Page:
Freiburg, Germany: Island of Nature in a Sea of Industry

Leisurely, the  creek is forming its way through dense forests, along long rows of vine and amongst old, Black Forest cottages. Arriving in the small lanes of the city, it has lost none of its freshness and purity. On the hot, windless summer days children take a little hike through the small canals of the creek, while their moms buy the necessary groceries on the market in the chilly shadows of the patriarchal Münster-church.

Life is easy in Freiburg and so are the people living in this region. Situated in the Southwestern corner of Germany, the city is surrounded by beauty. It is enclosed by the Black Forest, the Rhine as well as Switzerland and France.  With its 220.000 inhabitants, Freiburg is home to lovely nature. The inhabitants enjoy a casual savoir vivre in the sunny and warm climate. In addition, the town is also proud of its old traditions. The history of Freiburg reaches back to the year 1091, when a dynasty of princes, the so-called “Zähringer”, built a castle on top of a hill.

Ever since, the city has been growing and expanding, but has never lost any of its uniqueness.

An approximated number of 3 million visitors are surging into the region each year. Still, the tourism does not only occur in summer, but also when snow is covering most of the area. Cross-country and alpine skiing attract people from all around the globe. Preserving nature is a fundamental aspect for the “Schwarzwälder” (as the folks are referred to in German). This is why, politically, the Green Party won the majority in Freiburg and people are vigorously voting for a world without nuclear plants. But this thinking reaches back in time much further. The year was 1975, when plans about building a nuclear plant in the Black Forest were revealed. The residents, for four weeks, were struggling against this decision. In the end, with their slogan “Better active today than radioactive tomorrow” they should win this fight.

Another example are the “Schönauer Stromrebellen” (Power rebels from Schönau). After the accident in Chernobyl, a group of concerned young parents bought the whole power network of the city. Today, they are selling renewable energy in all of Germany. Just recently, one of their leaders has been rewarded with the “Goldman Environmental Prize”, which is the inofficial Green Nobel Prize.


So people are also known for their (positive) stubborness. Once they see their territory in danger, they react. Yet, to most people, the treasures of the Black Forest are unknown.

Back in the day, the low mountain range was inhabitated by the Romans and the dense forests served as part of their great wall, the Limes. They only settled on the edges of the wood since they were afraid of the enormous, unoccupied spaces within the forest. Hence, the Latin name “silva nigra”, or “Black Forest”. Nowadays, some parts of the wood have been stubbed, clearing space for small villages. Alongside “cuckoo clocks”, the ancient art of glassblowing can be admired in the shallows of the sylvan.

One of the other proudly produced products of the region is the wine. It is known for its strong character. In addition, the advertised sort “Gutedel” can only be found here. The Black Forest gateau and the gammon are specialties for the region, too.

Yet, to find the heart of the Black Forest, you will have to visit one of the small villages surrounding Freiburg. Roaming around 15 kilometers south of the metropolis, you might find a place called “Bollschweil”. In spite of the challenging pronunciation of its name, the village is very proud of one special spot – the “Bolando”.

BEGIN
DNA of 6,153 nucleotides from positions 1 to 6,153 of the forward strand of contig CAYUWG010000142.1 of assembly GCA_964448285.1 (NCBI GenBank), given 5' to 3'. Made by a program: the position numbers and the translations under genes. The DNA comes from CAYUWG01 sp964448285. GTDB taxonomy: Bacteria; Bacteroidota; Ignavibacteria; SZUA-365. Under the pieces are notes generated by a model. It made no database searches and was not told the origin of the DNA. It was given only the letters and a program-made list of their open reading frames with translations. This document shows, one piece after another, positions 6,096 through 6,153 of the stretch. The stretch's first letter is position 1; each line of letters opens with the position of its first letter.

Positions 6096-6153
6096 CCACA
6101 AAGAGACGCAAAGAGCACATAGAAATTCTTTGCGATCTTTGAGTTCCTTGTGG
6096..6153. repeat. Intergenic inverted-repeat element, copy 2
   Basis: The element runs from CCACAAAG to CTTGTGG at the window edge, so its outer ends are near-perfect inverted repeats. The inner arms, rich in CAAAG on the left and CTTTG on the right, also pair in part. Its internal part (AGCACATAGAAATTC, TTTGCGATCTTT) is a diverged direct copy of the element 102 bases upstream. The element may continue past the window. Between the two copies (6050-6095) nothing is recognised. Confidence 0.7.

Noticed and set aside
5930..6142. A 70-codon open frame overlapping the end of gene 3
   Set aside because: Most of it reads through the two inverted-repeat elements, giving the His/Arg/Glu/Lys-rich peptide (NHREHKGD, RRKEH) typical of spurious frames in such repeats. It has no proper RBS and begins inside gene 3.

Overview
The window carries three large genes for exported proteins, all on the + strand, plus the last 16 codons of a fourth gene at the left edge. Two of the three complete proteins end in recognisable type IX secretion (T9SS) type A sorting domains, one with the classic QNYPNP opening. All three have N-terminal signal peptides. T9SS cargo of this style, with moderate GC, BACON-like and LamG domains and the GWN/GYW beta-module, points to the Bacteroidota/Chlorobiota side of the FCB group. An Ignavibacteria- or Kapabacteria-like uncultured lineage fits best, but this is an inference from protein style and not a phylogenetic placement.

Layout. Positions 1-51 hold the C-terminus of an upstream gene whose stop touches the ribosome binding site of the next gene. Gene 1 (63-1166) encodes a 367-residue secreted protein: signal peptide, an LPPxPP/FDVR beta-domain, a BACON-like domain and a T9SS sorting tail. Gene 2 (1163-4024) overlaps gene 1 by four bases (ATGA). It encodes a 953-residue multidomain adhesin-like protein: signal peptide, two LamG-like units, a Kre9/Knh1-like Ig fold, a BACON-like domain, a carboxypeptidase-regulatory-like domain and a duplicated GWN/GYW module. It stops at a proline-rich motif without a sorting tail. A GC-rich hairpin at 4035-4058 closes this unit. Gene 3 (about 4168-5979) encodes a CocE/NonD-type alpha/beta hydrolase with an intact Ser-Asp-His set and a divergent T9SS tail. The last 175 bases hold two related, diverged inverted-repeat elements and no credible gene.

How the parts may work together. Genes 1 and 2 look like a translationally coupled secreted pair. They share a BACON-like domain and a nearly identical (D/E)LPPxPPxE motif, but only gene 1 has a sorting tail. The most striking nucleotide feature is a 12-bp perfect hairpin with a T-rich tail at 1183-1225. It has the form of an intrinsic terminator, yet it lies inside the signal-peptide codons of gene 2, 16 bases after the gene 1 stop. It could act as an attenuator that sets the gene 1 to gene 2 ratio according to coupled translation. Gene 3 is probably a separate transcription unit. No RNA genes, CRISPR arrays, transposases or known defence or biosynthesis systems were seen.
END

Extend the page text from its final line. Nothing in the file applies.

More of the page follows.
Missing a central point in the small town, some villagers decided to take a chance in launching a unique project at federal level. They founded a cooperative. This should serve to reactivate the town’s center in form of a restaurant. For roughly 1300$, it was (and is still) possible to buy a membership in this association and therefore take a stake in financing the execution of this notable project. Amongst the central point for the village, people were investing in being paid back pro rata.

Opening its gates in the beginning of 2010, the Bolando serves regional food along with local wines. Villagers gather here, attend concerts, celebrate birthdays and marriages or rent a room to exhibit their latest artwork. The location of the Bolando, right in front of a favored hiking path, brings together not only the locals. but a lot of open-minded folks. It is a spot for those people, who focus on the bright side of life.

So if you are living in a metropolis and want to escape the rush, stress and the narrowness of life, come to Freiburg and savor the lifestyle, go for a walk along the silent creeks of the Black Forest or plan a bicycle tour through the wealthy countryside.

Be sure, that the people will always receive you well and if you carry the right attitude, the region’s characteristic will infect you for sure.

Felix Jehle Written by:

FELIX JEHLE was born and raised in Freiburg, Germany. Before graduating from High-School in 2010, he has absolved several internships for local newspapers. In his free time he loves to play tennis, read books, or just go outside to meet with friends. With his passion for the Latin language, he has developed a favor for Roman tongues. Trying to add Spanish to his knowledge, he is now working on his 4th language besides English, German and Italian. In August 2010, Felix decided to go on a big trip. With a ‘Working Holiday Visa’ for Canada in the bag, he started off to Montreal, where he spent more than 4 months of his trip. Afterwards, he started a journey through the United States and an extensive trip to South America. Upon his return to Europe, he picked up his studies of Media&Communication in Rotterdam, the Netherlands.